Folio Thirty Under 30 Award: Folio magazine awarded Robert Diamond, editor-in-chief of SYS-CON's Wireless Business & Technology, its prestigious "Thirty Under 30" award, given to the top 30 magazine industry professionals under the age of 30. "Thirty Under 30" is Folio's list of some of the most innovative thinkers and leaders in the magazine industry who are effecting change and shaping the future.
Most Trusted Publication by Evans Data: SYS-CON's Java Developer's Journal ranked number 1 as the "most trusted" publication among developers who use Java. The research results were published in the Evans Data Developer Marketing Patterns 2001 Annual Report, an independent market research report prepared by Evans Data Corporation, a leading market research firm serving software and developer markets.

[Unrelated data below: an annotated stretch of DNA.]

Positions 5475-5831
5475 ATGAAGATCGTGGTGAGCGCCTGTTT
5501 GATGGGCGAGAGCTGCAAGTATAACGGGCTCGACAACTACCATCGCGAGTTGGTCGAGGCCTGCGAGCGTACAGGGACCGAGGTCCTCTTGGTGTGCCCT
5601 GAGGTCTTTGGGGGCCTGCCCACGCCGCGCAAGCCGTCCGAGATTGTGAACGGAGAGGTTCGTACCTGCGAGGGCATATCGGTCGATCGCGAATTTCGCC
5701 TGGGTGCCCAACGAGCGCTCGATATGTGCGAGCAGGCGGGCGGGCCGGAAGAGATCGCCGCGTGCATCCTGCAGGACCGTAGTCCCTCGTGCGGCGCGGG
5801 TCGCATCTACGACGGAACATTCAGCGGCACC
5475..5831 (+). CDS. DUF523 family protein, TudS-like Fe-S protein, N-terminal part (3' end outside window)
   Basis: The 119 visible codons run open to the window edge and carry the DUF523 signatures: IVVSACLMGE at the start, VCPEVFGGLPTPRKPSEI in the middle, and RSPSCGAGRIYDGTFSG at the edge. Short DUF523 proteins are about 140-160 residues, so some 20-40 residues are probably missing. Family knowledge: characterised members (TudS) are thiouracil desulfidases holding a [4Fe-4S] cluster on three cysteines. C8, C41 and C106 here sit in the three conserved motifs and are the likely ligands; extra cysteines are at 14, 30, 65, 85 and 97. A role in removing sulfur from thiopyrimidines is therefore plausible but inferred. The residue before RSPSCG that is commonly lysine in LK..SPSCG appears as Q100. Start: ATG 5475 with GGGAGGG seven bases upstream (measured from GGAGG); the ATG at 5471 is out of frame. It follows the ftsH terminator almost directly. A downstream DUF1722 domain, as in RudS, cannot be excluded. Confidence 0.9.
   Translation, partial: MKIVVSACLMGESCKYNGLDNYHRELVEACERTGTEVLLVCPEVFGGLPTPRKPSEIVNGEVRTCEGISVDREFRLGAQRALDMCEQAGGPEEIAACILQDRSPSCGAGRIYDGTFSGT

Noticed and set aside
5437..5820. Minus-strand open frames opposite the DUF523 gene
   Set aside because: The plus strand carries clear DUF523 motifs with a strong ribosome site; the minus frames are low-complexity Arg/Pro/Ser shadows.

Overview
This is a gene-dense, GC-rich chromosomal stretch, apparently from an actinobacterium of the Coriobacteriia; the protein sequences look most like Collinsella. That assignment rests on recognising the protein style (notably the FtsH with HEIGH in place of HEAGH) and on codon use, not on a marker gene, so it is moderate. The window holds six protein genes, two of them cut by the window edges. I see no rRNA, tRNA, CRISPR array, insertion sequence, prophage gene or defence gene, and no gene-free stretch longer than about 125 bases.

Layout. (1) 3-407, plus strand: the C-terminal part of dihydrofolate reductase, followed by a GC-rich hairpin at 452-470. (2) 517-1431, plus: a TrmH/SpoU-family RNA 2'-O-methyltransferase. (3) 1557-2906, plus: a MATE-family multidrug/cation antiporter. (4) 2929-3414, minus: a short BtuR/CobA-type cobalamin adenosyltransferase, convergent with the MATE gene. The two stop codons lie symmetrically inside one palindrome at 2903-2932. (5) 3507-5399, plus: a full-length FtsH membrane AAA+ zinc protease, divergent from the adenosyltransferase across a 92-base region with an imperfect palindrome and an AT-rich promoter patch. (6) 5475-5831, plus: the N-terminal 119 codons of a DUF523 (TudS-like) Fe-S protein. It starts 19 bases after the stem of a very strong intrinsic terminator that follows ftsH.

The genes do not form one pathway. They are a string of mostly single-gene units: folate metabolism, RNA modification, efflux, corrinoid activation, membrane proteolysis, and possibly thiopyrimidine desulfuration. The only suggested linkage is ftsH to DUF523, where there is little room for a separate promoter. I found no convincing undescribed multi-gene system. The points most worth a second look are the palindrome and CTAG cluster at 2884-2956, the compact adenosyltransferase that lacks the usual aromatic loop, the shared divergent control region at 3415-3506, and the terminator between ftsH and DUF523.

Write For Us / Writing Your Article:
This document will take you through the article process once your proposal has been accepted.
Beware of 'throat' clearing
The most important part of your article is the opening paragraph. This is your opportunity to sell the article and hopefully grip the reader into reading further. If it does not, then it has failed on the first criteria, which is to educate. Too many articles spend too many words telling a story that has no real relevance.
You need to lay out the roadmap of your article, and inform the reader there and then what they are going to receive.
Do not use 'weak' language
Your article may be the first exposure to a particular technology the reader may read, so you can't come over as someone who doesn't know what he/she is talking about. Do not use language like 'maybe' or 'hope'. Be clear and be decisive.
Offer facts, not opinions